Bills have been filed in the Texas legislature to create hike and bike trails in utility easements in Houston. Under this bill, the utility companies would donate their easement land to the city of Houston for this use in exchange for immunity from any and all personal injuries. But let’s be clear: The legislature is not talking about immunity from liability from injuries and death caused by the other people using the hike and bike trails.
Why wouldn’t the legislature be concerned about someone being injured or killed in a utility easement by someone other than another user of the easement, you might ask? The answer is found in the easement itself. The high-voltage lines and equipment in these easements are dangerous, and those dangers include but are not limited to adverse health effects from their electromagnetic fields. There has been a lot of discussion in the scientific and medical communities about whether there is an association between these electromagnetic fields and cancer. Whether the risk is established or not, and even if it is inconclusive, why would we want to expose innocent victims to that risk while giving immunity to the power/utility companies who built and maintain those high-voltage lines? The city would build the hike and bike trails directly under these electromagnetic fields, and if it turned out that electromagnetic fields can cause cancer and the utility companies have immunity, who will compensate the innocent victims? What about the innocent men, women and children?
Tort immunity is handed out in the Texas legislature like campaign contributions, free meals, liquor and cigars. The Texas legislature’s liberally handing out immunity is the new tort reform. We now have qualified, limited or full immunity for drug manufacturers for their vaccines, the state and its cities, charitable volunteers, educators and school districts, first responders, emergency rooms, providers of private land for public recreational use, animal control agencies, food donors, transplants and transfusions, fire fighters and police, persons assisting in hazardous or dangerous situations, the use of deadly force in self defense, farm animal activities or livestock shows, donations of medical devices, volunteer health care practitioners who conduct physicals or medical screenings to determine one’s physical health and fitness to participate in a school-sponsored extracurricular or sporting activity, volunteer audiologists or speech-language pathologists, space flight activities, and rendering health care and treatment to the indigent, just to name a few.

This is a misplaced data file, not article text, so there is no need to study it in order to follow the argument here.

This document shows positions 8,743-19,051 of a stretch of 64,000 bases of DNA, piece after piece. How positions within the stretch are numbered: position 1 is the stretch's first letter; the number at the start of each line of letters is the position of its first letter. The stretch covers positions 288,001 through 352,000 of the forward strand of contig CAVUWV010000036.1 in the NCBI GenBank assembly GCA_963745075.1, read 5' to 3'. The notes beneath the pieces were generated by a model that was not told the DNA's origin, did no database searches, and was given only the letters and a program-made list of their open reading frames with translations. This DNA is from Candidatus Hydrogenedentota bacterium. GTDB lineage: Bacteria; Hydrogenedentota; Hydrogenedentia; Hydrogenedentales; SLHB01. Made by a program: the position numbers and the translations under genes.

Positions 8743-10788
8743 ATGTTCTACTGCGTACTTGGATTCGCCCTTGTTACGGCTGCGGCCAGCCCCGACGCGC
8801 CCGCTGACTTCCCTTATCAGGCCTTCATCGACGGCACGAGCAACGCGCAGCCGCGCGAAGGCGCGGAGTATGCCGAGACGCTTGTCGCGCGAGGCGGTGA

Each and every Legislative Session the legislature is lobbied hard by special interest groups for immunity from liability, and when given, accountability only comes when the innocent victim can prove the protected wrongdoer’s act was intentional.
This 83rd Legislative Session is no different. Houston is attempting to obtain immunity for the utility companies who allow the city to build hike and bike trails in their easements, directly under their high voltage lines. That would mean immunity for the power/utility companies who built and maintain those high-voltage lines in the easement for any injury or death caused by electrocution, falling objects, a dangerous condition on the land, or by the users of the easement.
The Texas legislature needs to think about its residents and visitors instead of special interests, for a change. Immunity should rarely not freely - be handed out. Legislators needs to protect their constituents who may well become the innocent and unsuspecting victims of their back-hallway winks, nods and handshakes with the special interests lobby. Whether itâs tort immunity or damages caps, all tort reform hurts innocent victims and only benefits special interests. That is why the Texas Trial Lawyers have opposed these bills in past Legislative Sessions and now; the Texas Trial Lawyers are the only ones in Austin protecting every Texansâ rights to hold wrongdoers accountable.